The requirement that non-disabled childless adults must have a job or be in vocational training to receive food stamps was waived at the beginning of the Covid-19 pandemic. Republicans in Congress want the labor requirement back, saying the job market is recovering and recipients should be able to comply.

“These work requirements were established on a bipartisan basis. They were bipartisan and waived due to the COVID emergency. They should be reinstated with bipartisan support,” said senators. said. John Boozman (R-Ark.), a ranking member of the Agriculture Commission, said in a statement earlier this month.

However, some task force members suggested that the waiver should be made permanent.

“They pointed out that unemployment is where SNAP is particularly needed, and that the need for jobs is a major concern for low-income college students and some rural and tribal people living in areas with limited employment opportunities. It claimed to place an undue burden on groups such as residents, the report says.

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Members were also divided on whether to allow undocumented immigrants to receive SNAP benefits. Current policy requires immigrants to have five years of legal permanent residency to qualify.

The task force agreed to expand SNAP’s eligibility and remove some administrative hurdles. Recommendations included simplifying applications for adults over the age of 60, making it easier for active duty soldiers to obtain food stamps, and reducing starvation rates in the military.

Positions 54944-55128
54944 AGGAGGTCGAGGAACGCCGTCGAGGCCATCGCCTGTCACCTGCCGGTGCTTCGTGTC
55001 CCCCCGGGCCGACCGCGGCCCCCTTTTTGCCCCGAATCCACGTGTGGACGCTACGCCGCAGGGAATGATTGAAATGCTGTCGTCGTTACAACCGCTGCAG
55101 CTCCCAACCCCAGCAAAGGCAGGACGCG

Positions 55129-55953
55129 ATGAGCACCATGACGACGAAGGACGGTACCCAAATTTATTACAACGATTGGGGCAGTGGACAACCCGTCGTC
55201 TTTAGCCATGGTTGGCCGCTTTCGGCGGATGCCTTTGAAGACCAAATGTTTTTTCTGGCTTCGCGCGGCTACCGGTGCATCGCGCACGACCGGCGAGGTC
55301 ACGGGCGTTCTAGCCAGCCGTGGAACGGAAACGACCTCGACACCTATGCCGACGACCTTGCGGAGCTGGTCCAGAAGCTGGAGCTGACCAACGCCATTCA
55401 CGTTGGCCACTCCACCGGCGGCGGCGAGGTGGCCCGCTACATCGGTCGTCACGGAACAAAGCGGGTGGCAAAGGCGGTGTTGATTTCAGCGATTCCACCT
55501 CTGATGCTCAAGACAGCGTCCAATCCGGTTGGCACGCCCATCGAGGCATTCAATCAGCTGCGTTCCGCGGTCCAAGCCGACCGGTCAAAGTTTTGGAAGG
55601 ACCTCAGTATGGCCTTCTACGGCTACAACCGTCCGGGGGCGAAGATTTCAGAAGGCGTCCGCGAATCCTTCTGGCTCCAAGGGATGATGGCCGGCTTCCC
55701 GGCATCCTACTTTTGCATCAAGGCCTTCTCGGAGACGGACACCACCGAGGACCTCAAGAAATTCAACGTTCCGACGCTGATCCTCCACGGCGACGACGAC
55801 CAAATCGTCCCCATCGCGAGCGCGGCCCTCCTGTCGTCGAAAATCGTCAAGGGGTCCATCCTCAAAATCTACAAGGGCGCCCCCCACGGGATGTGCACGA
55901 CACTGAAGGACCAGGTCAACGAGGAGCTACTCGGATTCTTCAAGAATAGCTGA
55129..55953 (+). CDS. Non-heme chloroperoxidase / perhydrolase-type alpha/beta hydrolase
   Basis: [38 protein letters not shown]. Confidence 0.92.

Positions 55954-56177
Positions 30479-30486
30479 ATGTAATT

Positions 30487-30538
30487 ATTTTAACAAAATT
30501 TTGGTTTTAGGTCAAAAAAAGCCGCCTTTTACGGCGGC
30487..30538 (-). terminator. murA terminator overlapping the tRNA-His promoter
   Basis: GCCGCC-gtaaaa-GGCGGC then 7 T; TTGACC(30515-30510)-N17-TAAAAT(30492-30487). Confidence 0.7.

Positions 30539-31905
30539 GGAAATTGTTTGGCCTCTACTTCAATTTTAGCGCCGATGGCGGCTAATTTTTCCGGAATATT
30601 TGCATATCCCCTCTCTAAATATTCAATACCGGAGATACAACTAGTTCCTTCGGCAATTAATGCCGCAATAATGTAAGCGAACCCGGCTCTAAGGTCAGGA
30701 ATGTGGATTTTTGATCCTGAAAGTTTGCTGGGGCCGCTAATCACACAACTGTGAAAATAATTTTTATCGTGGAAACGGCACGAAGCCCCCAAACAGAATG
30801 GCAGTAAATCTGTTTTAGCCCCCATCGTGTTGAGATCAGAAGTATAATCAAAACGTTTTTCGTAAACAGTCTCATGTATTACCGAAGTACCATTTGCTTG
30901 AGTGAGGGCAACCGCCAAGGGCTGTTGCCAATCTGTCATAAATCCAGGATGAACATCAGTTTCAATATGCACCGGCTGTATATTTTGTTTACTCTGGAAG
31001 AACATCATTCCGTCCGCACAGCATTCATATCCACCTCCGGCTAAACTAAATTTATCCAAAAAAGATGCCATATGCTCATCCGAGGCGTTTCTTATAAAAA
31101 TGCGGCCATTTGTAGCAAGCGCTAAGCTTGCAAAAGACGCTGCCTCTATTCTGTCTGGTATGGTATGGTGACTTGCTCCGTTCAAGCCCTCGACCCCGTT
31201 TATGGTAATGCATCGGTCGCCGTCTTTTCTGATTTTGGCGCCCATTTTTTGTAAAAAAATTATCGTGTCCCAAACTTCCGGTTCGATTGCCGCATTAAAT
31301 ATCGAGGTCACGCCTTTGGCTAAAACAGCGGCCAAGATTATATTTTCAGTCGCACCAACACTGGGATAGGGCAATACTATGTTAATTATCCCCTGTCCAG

Barriers to getting nutritional assistance, especially for older people, have long been a focus of anti-hunger advocates. No,” said MAZON president Abby Liveman: The Jewish Response to Hunger.

READ MORE: US Military Starving at Higher Than Average Rate, Survey Shows (2)

competing voices

The White House should align competing priorities at its September meeting.

Mozaffarian, co-chair of the task force, said, “If the anti-hunger and pro-nutrition groups are unaware that they are on the same team and pit them against each other, it could hinder the success of the conference.

Anti-hunger lobbyists and groups also say they have not yet received much on the agenda and dates of the conference, beyond what is scheduled for September.

The White House and the Department of Health and Human Services did not respond to requests for comment on details of the meeting.

“We really don’t know what’s being proposed and discussed, other than the information that’s publicly available on their website,” said a consultancy firm at a health, aging-focused organization. said Meredith Whitmire, vice president of Mutts, Brancato & Associates. , and nutrition.

Still, others are optimistic given the success of the 1969 conference and the proximity of this summit, where Congress will work on next year’s Farm Bill to reauthorize federal nutrition programs like SNAP. The current Farm Bill is set to expire on September 30, 2023.

Bob Brancato, president of the consultancy firm and former organizer of the 1995 White House Conference on Aging, was confident the event would go together. Now that Congress has approved the summit, he expects lawmakers to enthusiastically implement any recommendations that come out of it.

“We also recognize that there is a very important Farm Bill, including many nutrition issues, due to be introduced to Congress in 2023, and some work in that area is currently underway.” “So I think there’s reason to be optimistic,” he said in an interview.

To contact the reporter of this article: Maeve Sheehay in Washington [email protected]

To contact the editor responsible for this article: Robin Mesory and [email protected]; Anna Yukhanov and [email protected]